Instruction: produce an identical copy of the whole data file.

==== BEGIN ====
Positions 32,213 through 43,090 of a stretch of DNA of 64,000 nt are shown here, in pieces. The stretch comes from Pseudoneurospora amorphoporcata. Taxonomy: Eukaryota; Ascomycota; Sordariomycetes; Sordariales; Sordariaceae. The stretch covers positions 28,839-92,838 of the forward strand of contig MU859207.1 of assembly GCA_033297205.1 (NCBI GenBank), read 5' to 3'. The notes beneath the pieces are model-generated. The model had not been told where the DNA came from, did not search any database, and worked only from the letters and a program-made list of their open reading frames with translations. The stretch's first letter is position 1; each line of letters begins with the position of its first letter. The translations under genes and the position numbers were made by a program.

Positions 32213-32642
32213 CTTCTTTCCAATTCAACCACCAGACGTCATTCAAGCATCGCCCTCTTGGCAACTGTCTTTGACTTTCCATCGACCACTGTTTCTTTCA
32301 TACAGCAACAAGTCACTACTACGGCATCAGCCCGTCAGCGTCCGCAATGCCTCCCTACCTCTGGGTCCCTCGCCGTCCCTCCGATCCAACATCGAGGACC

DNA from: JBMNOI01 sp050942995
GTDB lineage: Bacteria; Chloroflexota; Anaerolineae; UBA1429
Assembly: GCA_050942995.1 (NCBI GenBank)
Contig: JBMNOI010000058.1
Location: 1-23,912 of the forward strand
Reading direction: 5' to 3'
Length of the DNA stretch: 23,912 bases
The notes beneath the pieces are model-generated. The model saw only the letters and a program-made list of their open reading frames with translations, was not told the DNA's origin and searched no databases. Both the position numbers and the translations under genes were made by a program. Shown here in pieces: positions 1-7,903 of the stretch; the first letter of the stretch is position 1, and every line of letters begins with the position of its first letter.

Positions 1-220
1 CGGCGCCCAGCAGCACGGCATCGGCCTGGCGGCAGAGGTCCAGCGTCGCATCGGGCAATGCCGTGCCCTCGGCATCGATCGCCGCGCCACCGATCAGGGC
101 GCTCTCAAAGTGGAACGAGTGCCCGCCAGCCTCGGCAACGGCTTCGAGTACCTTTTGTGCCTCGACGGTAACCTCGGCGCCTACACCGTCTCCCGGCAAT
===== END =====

Positions 32,213 through 43,090 of a stretch of DNA of 64,000 nt are shown here, in pieces. The stretch comes from Pseudoneurospora amorphoporcata. Taxonomy: Eukaryota; Ascomycota; Sordariomycetes; Sordariales; Sordariaceae. The stretch covers positions 28,839-92,838 of the forward strand of contig MU859207.1 of assembly GCA_033297205.1 (NCBI GenBank), read 5' to 3'. The notes beneath the pieces are model-generated. The model had not been told where the DNA came from, did not search any database, and worked only from the letters and a program-made list of their open reading frames with translations. The stretch's first letter is position 1; each line of letters begins with the position of its first letter. The translations under genes and the position numbers were made by a program.

Positions 32213-32642
32213 CTTCTTTCCAATTCAACCACCAGACGTCATTCAAGCATCGCCCTCTTGGCAACTGTCTTTGACTTTCCATCGACCACTGTTTCTTTCA
32301 TACAGCAACAAGTCACTACTACGGCATCAGCCCGTCAGCGTCCGCAATGCCTCCCTACCTCTGGGTCCCTCGCCGTCCCTCCGATCCAACATCGAGGACC

DNA from: JBMNOI01 sp050942995
GTDB lineage: Bacteria; Chloroflexota; Anaerolineae; UBA1429
Assembly: GCA_050942995.1 (NCBI GenBank)
Contig: JBMNOI010000058.1
Location: 1-23,912 of the forward strand
Reading direction: 5' to 3'
Length of the DNA stretch: 23,912 bases
The notes beneath the pieces are model-generated. The model saw only the letters and a program-made list of their open reading frames with translations, was not told the DNA's origin and searched no databases. Both the position numbers and the translations under genes were made by a program. Shown here in pieces: positions 1-7,903 of the stretch; the first letter of the stretch is position 1, and every line of letters begins with the position of its first letter.

Positions 1-220
1 CGGCGCCCAGCAGCACGGCATCGGCCTGGCGGCAGAGGTCCAGCGTCGCATCGGGCAATGCCGTGCCCTCGGCATCGATCGCCGCGCCACCGATCAGGGC
101 GCTCTCAAAGTGGAACGAGTGCCCGCCAGCCTCGGCAACGGCTTCGAGTACCTTTTGTGCCTCGACGGTAACCTCGGCGCCTACACCGTCTCCCGGCAAT